The conditioner is waiting to set in my hair as I wash under a marula tree in the middle of a South African winter when the first waterbuck walks by. Buck naked I stand with instant hot water and bottles of luxury hair products supplied by my Simbavati safari lodge in a silver dish mounted to the wall of my outdoor shower. I now know it's a waterbuck after this morning's game drive: he (with the big horns) is also known as a toilet-seat antelope for the tell-tale white ring circling his rump. Soon a baby appears, his bushy tail swinging happily as he trots after mom. Then there are three, then five more, crossing the dried yellow grass upon which my tent sits. Inside this canvas "hotel" room my sheets are ironed and there's an enormous bathtub with stacks of fresh white towels and a bottle of Olive and Honey linen spray. Are you kidding me? This was supposed to be the budget safari but there's nothing low-rent about it at all, especially not the wildlife grazing in the dry river bed beyond my wooden deck with its two leather camp chairs and mini bar of delicious, cheap white wines.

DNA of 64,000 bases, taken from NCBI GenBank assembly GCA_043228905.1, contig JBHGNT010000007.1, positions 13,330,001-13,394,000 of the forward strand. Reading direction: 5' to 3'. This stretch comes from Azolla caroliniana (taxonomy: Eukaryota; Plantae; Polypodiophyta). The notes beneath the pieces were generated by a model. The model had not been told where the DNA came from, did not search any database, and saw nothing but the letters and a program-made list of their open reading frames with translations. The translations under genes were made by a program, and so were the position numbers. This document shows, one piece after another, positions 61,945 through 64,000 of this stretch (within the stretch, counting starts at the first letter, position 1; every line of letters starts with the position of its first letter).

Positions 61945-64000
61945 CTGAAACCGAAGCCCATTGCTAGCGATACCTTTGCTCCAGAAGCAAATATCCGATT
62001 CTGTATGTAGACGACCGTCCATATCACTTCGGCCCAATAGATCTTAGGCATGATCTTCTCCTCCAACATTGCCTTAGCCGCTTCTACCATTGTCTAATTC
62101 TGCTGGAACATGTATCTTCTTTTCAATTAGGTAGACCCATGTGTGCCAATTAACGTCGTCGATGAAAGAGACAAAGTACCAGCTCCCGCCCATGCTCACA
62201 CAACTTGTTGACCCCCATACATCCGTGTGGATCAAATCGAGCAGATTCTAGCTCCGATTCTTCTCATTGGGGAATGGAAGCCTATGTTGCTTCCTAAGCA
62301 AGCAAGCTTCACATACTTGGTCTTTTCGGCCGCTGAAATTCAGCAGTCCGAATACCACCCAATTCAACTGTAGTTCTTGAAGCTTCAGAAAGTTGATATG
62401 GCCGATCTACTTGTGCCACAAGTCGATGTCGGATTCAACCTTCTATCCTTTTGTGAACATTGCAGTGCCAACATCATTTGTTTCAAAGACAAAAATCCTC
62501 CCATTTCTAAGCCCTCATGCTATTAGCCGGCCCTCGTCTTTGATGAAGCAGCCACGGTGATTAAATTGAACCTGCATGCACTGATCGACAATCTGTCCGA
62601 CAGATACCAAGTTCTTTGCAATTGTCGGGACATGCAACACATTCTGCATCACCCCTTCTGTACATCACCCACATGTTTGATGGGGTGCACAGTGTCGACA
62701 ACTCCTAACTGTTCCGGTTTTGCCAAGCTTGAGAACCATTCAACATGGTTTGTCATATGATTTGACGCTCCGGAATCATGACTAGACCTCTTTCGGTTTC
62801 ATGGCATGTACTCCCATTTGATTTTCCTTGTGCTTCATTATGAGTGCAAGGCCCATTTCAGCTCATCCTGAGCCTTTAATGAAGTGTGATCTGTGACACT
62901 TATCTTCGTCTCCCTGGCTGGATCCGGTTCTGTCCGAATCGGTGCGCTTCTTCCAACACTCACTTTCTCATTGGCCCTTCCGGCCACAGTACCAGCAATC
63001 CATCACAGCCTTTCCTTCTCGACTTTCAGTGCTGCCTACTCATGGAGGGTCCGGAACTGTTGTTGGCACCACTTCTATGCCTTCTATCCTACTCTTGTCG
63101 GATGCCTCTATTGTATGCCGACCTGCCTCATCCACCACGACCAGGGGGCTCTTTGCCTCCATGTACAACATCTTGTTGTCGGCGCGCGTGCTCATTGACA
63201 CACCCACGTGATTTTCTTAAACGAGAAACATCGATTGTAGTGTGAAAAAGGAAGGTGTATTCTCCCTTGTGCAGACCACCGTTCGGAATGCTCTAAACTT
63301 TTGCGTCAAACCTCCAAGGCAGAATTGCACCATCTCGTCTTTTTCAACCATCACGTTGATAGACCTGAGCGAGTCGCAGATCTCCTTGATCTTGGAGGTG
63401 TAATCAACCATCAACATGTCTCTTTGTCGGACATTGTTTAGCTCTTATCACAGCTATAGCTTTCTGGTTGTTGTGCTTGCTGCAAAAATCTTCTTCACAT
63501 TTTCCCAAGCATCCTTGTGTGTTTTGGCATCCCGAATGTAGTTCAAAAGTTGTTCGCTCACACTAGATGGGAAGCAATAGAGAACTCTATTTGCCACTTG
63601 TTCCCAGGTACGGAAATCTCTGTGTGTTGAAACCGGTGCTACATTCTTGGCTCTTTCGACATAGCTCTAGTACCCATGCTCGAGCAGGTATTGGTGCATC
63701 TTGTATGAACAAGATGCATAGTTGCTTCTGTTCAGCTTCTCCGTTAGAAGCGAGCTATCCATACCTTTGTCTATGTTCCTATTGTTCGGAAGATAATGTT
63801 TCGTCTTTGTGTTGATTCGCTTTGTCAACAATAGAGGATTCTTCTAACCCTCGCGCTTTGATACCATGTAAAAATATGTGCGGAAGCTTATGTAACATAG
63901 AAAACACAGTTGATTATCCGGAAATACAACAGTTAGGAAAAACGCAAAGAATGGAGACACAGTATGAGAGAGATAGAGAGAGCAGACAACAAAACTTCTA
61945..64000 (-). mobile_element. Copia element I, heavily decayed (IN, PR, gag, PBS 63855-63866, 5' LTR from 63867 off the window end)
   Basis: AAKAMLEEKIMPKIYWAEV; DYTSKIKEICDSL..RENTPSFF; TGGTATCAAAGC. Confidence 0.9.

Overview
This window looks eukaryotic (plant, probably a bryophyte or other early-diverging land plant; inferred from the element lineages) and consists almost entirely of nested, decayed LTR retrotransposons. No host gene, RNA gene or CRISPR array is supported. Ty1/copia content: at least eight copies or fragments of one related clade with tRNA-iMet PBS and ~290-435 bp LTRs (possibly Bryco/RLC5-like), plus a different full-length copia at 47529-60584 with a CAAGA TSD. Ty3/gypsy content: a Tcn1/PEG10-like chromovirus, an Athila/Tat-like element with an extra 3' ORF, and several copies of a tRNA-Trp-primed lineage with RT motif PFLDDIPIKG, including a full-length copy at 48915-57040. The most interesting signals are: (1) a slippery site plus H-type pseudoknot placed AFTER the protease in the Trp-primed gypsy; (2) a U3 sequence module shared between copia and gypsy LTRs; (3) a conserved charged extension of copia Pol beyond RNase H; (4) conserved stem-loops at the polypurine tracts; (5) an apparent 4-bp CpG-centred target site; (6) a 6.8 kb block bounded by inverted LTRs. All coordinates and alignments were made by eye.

Mason bathed in said soaking tub last night, the foam bubbles rising nearly to his neck. Though he pronounced the body wash flavor of olive and honey "nasty," he came out smelling like something I'd want to eat on sourdough, and he told me that he, in fact, felt "really good." We're one day into our nearly two-week safari with 20 friends from San Miguel and beyond. The reaction when we arrived last night, 11 hours along a panoramic but rather tiring ride from Johannesburg, was utter amazement. A fire was waiting in the pit in the center of the deck overlooking the river bed; the table was set with linens and candles, silverware and fancy glasses. Hot towels and mango drinks in flutes were handed to us when we walked in. The kids got bamboo sticks with marshmallows to roast. When the two hippos started walking along the tall grass off the dining deck it was like everything we ever wanted was coming true.